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do + VERB (emphasis)

In the English Grammar Profile, B1 point 79 in the category of CLAUSES is defined as: auxiliary verb ‘do’ in an affirmative declarative clause, for emphasis and affirmation. *Note that ‘did’ for emphasis is C1. A search in iWeb for: do _VVI 1 DO KNOW 89665 2 DO GET 69098 3 DO THINK 68682 I do think that it is important for people who are being …

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present simple passive affirmative (range)

Here are two grammar points from the English Grammar Profile. A2 point 3 in the category of PASSIVES: present simple passive affirmative with a singular subject. B1 point 13 in the category of PASSIVES is defined as: PRESENT SIMPLE, AFFIRMATIVE with a range of pronoun and noun subjects. For example: The proposed mission is called the Uranus Orbiter and Probe and would shed some light on the mostly unexplored ice giant. …

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past perfect simple affirmative

Here are examples of past perfect simple affirmative: Instead, the Ryans had decided to take a more old-fashioned route. context I must say I‘d hoped for better. listen In the English Grammar Profile, B1 points 34 in the category of PAST are defined as: past perfect simple: a time before another time in the past. and B1 point 38 in the category of PAST is defined as: past perfect …

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should

Here’s a student example of using ‘should’ with explanations: Finally, I think people should not watch TV a lot because that is going to affect their life in many ways,  such as their work and their health. PELIC Arabic male in level 3 writing class. We can give a CEFR level to the clause ‘people should not watch TV‘ in many ways. It is A2 because:  ‘should not‘ is a negative form of a …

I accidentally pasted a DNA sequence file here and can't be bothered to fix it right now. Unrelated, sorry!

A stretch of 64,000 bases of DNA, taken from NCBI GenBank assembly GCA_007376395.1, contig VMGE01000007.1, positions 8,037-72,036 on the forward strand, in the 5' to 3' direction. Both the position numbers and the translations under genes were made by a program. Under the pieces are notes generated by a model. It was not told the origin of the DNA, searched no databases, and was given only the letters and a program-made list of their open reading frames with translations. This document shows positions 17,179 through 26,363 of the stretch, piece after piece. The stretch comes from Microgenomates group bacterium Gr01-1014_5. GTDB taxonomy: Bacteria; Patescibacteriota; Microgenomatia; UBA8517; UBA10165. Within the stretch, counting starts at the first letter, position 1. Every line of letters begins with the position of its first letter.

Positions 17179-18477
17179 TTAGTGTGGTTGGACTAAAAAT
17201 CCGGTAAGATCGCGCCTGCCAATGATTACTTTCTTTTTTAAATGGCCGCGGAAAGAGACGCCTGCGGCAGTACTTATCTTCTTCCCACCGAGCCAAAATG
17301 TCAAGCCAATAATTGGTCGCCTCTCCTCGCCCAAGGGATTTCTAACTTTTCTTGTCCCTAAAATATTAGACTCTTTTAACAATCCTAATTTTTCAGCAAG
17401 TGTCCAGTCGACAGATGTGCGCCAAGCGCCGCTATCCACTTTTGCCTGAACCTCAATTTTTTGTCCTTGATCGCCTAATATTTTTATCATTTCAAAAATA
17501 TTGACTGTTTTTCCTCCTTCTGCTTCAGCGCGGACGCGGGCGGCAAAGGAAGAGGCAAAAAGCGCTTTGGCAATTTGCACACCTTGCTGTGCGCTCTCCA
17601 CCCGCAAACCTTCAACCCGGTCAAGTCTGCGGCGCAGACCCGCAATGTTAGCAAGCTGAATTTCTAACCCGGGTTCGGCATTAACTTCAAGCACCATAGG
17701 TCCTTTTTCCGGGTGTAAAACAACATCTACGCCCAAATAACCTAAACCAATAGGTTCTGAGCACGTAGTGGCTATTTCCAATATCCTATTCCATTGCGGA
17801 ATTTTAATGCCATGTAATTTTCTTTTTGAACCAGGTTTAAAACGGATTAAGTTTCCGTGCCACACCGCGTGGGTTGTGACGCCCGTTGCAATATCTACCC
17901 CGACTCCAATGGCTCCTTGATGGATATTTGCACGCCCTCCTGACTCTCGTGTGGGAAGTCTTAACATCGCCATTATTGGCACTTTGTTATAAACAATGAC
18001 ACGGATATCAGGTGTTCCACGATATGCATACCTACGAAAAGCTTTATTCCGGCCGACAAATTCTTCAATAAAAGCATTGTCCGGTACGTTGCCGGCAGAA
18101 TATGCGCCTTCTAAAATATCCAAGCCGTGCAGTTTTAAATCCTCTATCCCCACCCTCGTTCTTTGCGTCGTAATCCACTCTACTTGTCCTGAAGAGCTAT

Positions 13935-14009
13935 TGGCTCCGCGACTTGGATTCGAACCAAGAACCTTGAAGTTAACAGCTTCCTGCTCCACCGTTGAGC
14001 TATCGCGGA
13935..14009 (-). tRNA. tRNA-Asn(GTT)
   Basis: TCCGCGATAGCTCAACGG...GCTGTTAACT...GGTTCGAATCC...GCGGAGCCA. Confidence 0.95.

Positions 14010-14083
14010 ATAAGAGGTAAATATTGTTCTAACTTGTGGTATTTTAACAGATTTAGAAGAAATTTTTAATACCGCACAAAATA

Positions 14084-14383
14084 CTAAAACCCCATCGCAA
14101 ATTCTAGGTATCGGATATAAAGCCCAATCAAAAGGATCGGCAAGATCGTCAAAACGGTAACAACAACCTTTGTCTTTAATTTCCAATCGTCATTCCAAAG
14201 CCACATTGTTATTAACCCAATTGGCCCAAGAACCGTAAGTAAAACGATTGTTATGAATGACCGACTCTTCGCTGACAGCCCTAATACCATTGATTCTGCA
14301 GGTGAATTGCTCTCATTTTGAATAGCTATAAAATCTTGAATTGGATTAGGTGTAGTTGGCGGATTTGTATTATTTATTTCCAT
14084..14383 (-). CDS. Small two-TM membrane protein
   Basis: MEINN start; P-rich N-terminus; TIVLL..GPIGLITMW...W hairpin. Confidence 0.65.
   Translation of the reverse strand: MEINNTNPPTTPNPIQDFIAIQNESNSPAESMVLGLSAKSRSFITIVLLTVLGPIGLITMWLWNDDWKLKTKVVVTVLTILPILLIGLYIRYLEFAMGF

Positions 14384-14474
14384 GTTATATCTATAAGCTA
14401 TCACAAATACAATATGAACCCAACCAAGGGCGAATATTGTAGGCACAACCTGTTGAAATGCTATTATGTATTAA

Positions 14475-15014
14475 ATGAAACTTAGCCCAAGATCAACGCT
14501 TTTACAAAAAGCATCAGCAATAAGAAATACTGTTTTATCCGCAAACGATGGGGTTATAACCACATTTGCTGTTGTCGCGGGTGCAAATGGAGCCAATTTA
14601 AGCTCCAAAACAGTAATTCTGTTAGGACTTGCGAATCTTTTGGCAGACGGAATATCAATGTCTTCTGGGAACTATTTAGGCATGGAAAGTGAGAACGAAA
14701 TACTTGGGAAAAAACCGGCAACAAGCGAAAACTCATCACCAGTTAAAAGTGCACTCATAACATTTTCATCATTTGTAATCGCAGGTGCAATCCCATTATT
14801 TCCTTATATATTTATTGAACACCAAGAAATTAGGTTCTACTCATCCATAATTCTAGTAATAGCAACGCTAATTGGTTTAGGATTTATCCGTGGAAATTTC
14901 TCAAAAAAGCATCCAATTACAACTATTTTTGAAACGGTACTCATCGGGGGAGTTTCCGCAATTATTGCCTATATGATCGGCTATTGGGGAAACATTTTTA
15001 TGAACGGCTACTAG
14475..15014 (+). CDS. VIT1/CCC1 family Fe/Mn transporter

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past simple affirmative (range)

Here’s an example of past simple with academic collocation: I added some information now. (listen to this sentence) There are 3 entries in the English Grammar Profile for past simple affirmative range.  This point is best covered by the English Vocabulary Profile since it offers much more detail about vocabulary. A1 point 1 is defined: past simple affirmative form …

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was | were being + PAST PARTICIPLE

Here’s an example of past continuous affirmative passive. He was being used. listen B2 English Grammar point 16 in PASSIVES is defined as: PAST CONTINUOUS AFFIRMATIVE A search in iWeb for: _vbd being _vvn B1 Vocabulary found in the first 50 most common Ngrams includes: attacked, considered, developed, filmed and interviewed. USED, HELD, MADE, TAKEN are the …

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MUST HAVE + past participle

In the English Grammar Profile, there are essentially the same two points in the category of Modality at B2 for the same form. Point 144 is defined as: DEDUCTIONS AND CONCLUSIONS: perfect form of ‘must’ to make deductions about the past. and point 166: PAST AFFIRMATIVE must have’ + ‘-ed’. For example: He had come such a long way, and his dream must have seemed so close that he could …